Construction inspections show further decline

The number of vital, unannounced, life-saving construction inspections being undertaken by the Health and Safety Executive declined further last year.

There were a total of 9,219 inspections in 2015/16 compared to 9,656 in 2014/15 a decrease of 4%. The number of construction inspections has been falling steadily in recent years. In 2012/13 the HSE undertook 10,577 inspections the latest figures reveal that in 3 years the number of inspections has declined by 13%.

The reduction in inspections comes at a time when the construction industry has been generally expanding and booming in some parts of the country. Therefore the overall number of sites which are being inspected has fallen significantly.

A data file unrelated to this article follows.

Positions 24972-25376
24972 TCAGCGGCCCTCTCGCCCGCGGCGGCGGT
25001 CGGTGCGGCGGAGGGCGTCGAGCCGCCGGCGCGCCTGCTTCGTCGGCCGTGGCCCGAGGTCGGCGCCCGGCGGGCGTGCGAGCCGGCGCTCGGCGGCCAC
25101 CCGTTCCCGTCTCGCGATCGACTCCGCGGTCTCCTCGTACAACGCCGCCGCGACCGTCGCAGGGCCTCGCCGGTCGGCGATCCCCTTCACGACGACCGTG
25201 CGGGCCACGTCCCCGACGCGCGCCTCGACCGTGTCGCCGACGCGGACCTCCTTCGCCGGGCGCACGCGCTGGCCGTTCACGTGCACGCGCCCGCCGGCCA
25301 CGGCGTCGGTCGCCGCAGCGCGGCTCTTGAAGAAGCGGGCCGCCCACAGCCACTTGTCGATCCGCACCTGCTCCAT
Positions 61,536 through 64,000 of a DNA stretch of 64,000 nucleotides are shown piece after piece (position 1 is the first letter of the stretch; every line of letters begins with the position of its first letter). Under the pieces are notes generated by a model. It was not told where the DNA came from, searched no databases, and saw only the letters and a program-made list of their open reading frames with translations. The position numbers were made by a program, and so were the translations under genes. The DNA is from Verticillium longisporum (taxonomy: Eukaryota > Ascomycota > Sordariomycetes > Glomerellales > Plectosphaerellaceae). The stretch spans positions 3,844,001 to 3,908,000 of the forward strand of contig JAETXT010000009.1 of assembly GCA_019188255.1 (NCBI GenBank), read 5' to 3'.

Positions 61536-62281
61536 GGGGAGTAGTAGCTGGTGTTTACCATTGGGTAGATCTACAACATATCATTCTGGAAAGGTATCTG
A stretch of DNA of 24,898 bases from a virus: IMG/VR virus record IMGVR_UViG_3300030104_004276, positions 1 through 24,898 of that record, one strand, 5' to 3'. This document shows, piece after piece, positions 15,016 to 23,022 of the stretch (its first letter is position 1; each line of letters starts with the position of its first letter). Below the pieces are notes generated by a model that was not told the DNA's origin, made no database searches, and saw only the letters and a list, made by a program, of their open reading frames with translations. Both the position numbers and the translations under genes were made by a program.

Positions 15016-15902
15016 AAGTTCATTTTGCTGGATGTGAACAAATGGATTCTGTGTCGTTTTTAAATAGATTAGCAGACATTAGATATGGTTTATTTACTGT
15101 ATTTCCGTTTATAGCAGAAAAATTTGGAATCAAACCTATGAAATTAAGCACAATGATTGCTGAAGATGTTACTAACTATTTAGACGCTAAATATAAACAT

The majority of regions in the UK saw a decline in inspections in 2015/16. The greatest decline was in the South East where inspections declined by 26% which comes on top of a 19.6% reduction in the previous two years.

Other regions to record declines in 2015/16 were: Wales 18%, Eastern 13%, Yorkshire 13%, North East 10%, West Midlands 7% and London 5%.

Brian Rye, Acting General Secretary, of construction union UCATT, said: “These statistics are far from meaningless. They paint a serious picture of how a resource starved HSE is increasingly unable to do its job.”

Mr Rye added: “Inspections save lives and prevent accidents. The reduction in inspections is endangering the lives, health and wellbeing of construction workers. This is a political decision by the Government which have decided that it is financially justified to play fast and loose with the safety of construction workers.”


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